The Human Body as a Sensory Design Tool to Advance Understanding of Coastal Landscapes Changes
As the world’s climate changes and becomes warmer, the sea level is rising and affects the coasts globally (Church et al, 2013). One area where its impact is especially evident is southern Sweden, where land uplift is almost absent and where commitment and preparedness among authorities to adapt to these rising sea levels are limited. In a search for complementary strategies to enhance the work for climate adaptation, alternative methods have been tested in collaborative work with a choreographer and groups of Master’s students in landscape design, where the students used their bodies to express landscape dynamics, principles for protection or interaction with the sea and their own understanding of a future changed meaning and identity within the coastal landscape. In one of the choreographed, design-driven movement workshops, the students walked the high-water line as it appears on maps and, with other movements, they integrated the dynamics of the sea and its confrontation with coastal life.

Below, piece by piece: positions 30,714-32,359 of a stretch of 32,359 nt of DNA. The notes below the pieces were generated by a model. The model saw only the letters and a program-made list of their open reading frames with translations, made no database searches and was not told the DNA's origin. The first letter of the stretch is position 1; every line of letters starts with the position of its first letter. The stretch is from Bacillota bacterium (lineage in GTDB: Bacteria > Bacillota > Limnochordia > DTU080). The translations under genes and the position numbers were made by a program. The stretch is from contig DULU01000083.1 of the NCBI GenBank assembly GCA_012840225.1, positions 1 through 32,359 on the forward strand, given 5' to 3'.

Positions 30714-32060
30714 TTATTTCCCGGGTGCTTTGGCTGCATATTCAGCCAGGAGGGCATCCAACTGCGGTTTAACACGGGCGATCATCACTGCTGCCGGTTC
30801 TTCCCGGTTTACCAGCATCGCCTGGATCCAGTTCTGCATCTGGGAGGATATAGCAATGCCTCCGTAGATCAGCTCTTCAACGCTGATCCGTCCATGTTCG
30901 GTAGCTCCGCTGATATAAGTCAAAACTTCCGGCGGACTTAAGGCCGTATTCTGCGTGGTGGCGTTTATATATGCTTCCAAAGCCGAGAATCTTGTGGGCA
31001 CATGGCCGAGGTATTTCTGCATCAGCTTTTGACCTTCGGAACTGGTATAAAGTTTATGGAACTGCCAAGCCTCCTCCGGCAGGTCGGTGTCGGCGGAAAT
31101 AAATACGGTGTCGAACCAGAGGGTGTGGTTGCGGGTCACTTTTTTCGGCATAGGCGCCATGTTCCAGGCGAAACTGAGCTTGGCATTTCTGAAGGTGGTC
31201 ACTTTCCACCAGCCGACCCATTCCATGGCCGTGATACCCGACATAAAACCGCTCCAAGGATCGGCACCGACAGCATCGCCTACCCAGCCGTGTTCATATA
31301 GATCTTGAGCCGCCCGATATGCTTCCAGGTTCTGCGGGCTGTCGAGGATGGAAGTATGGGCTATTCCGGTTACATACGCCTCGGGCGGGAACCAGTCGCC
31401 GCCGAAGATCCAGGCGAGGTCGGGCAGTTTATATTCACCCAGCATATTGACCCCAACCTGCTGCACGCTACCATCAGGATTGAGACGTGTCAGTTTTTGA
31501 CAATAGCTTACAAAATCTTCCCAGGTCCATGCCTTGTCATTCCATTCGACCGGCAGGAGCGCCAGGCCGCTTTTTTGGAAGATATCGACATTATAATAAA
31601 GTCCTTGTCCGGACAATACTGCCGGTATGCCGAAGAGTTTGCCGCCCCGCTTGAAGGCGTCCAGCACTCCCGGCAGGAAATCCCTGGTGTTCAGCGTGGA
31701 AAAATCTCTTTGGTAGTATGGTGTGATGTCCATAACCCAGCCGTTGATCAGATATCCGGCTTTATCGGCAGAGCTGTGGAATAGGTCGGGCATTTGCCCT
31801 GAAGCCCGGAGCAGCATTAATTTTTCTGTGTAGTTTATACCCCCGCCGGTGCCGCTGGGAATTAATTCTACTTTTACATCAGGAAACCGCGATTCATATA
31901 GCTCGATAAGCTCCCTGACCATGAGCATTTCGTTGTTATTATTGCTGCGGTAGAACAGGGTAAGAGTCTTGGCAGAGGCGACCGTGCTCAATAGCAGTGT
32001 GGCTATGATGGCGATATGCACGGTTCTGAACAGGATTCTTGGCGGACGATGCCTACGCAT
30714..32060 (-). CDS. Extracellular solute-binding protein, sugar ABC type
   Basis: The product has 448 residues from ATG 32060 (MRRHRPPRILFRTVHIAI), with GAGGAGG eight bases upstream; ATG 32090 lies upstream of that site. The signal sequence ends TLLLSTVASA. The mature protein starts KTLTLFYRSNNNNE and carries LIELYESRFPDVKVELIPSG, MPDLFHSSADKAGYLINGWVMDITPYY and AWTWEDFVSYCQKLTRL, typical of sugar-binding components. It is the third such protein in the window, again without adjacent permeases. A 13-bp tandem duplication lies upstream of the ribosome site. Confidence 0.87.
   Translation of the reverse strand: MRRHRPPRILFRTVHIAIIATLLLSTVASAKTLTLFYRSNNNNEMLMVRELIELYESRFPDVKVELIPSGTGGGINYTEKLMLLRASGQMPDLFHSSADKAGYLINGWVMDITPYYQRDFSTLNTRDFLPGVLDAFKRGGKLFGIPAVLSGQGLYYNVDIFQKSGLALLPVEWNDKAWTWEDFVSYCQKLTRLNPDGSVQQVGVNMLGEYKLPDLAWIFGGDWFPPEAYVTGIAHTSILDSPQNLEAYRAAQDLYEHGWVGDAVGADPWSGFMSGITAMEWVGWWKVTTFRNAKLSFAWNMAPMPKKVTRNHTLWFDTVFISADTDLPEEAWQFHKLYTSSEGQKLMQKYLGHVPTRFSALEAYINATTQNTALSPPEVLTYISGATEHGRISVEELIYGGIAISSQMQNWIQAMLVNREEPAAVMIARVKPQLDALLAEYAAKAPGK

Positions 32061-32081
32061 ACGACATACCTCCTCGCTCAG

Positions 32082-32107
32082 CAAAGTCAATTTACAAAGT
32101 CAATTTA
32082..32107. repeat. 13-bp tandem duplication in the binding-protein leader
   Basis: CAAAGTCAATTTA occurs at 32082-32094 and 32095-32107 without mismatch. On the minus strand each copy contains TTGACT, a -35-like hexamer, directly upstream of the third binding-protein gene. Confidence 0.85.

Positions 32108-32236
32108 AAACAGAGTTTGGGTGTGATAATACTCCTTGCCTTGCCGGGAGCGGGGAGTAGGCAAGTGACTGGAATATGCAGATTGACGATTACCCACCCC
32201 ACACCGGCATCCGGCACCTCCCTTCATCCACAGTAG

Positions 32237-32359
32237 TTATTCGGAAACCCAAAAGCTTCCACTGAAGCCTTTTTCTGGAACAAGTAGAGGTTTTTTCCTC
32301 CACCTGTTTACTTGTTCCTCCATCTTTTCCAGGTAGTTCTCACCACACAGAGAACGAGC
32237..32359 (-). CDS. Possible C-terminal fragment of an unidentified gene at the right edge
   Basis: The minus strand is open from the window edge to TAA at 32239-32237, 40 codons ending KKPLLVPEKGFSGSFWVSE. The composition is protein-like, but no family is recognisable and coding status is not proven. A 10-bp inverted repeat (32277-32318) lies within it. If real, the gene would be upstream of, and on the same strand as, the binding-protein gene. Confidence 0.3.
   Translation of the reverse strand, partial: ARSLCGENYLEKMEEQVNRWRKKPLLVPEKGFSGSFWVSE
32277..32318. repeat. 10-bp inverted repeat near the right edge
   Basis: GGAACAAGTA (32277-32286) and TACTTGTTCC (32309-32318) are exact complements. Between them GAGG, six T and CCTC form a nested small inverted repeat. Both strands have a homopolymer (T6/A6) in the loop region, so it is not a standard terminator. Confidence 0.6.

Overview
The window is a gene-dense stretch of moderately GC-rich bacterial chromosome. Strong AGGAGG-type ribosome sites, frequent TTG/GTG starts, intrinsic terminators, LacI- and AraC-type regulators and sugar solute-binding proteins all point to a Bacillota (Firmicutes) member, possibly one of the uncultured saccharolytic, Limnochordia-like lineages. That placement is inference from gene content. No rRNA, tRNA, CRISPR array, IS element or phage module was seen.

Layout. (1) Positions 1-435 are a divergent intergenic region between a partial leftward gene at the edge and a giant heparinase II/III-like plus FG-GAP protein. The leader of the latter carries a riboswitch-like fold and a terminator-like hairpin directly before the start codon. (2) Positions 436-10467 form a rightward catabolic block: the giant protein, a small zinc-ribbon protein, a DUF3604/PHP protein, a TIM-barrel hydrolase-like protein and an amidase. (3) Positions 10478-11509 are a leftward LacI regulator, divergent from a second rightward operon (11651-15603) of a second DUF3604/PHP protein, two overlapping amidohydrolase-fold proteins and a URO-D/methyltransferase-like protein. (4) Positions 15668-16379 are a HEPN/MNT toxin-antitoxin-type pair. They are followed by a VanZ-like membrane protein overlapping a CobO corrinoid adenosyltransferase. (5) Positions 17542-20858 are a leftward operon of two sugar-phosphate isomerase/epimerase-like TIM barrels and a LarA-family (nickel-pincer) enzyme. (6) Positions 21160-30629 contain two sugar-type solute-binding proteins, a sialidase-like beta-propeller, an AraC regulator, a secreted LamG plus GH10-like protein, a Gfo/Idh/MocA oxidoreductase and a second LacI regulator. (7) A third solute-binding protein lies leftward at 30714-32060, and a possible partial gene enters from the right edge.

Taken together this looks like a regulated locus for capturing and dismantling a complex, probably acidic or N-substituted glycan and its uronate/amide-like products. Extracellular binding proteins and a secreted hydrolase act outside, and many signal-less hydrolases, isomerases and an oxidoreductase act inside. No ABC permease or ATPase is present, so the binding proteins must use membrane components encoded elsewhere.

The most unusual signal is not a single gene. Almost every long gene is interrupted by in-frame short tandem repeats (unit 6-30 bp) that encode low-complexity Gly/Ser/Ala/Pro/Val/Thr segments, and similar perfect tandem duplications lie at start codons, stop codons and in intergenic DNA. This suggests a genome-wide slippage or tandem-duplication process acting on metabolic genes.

The challenging and tentative work, conceptualised as ‘reflective motion’, ended in a public performance where the students identified and dramatised threats, reconciliation and possibilities for change in relation to future sea-level rise on the site. The performance took place along a 2-kilometre stretch and concluded with a public discussion in the library. The method seemed to be useful and complementary to other methods; by ‘blurring’ the static high-water line in favour of a more complex understanding; by being an interactive tool between the researcher, the designer, the choreographer and a coastal society (Germundsson and Wingren, 2017); by developing a ‘value action’ or a common language of environmental awareness (Hirsch, 2016); and by giving space for emotional expressions and mourning related to loss of landscapes, landscape identity and meaning (Cunsolo Willox, 2012). The results indicate that ‘reflective motion’ is a method that can be investigated further as a platform for better-informed design and as a forum where local people and authorities can meet to share their landscape knowledge.
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